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Aleksandr Busygin

Viking and Medieval Scandinavia 7 (2011)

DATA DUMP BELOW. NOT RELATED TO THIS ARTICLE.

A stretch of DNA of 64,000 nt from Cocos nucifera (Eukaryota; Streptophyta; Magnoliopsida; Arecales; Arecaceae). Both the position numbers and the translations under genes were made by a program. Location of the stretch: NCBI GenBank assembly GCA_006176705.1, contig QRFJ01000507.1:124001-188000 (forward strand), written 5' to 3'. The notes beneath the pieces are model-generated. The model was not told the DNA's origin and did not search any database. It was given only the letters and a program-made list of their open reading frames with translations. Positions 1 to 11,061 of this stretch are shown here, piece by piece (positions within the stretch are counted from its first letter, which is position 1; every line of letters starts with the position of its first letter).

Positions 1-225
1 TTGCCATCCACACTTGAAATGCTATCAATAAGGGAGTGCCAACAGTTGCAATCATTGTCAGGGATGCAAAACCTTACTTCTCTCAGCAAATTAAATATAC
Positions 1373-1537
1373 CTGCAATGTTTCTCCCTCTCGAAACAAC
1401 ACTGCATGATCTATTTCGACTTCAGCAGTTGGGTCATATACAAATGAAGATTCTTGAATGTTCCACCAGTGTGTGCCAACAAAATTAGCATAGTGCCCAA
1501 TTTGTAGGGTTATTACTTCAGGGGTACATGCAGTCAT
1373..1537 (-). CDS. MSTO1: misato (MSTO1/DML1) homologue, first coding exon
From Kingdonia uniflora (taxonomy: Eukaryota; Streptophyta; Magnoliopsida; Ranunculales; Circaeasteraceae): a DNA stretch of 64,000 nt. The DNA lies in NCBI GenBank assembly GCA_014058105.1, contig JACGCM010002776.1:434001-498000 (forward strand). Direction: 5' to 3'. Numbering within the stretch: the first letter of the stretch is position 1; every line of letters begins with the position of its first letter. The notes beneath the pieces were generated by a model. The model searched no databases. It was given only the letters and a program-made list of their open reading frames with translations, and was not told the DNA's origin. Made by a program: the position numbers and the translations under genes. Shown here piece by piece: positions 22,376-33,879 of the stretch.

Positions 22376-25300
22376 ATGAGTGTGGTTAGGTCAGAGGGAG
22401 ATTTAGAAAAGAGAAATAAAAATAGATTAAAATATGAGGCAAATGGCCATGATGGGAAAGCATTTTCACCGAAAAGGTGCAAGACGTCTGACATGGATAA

Thanks to nineteenth-century Scandinavian Romantics and twentieth century pulp fiction, it is well known that Vikings were in the habit of calling the God of the Christians Hvíta-Kristr ‘White-Christ’. The grammatical pattern of this curious-sounding name evokes the language of Eddic poetry (Kuhn 1960–61, 247), but also some other Christian catch words of the early period such as Santa-Mikkel ‘Saint Michael’, hvítaváðir ‘white robes’ (of baptism), or kykvasettr ‘one buried alive’ (= saint resting in a shrine). It must have dropped out of active use by the thirteenth century at the latest: medieval sagas occasionally employ it, but only in the context of stories about the Norwegian missionary kings Óláfr Tryggvason and Óláfr the Saint and their contemporaries and only in the direct speech of the characters.1 Its obscurity to medieval Norse speakers is played on in the nonchalant phrase of a convert in the Flateyjarbók version of Óláfs saga helga: ‘And if I am to believe in some god, why should it be worse for me to believe in White-Christ than some other Christ?’ (Guðbrandur Vigfusson and Unger 1860–68, II, 337). One may wonder whether Vikings themselves knew much better what the adding of ‘White’ to the name of Christ was meant to signify.

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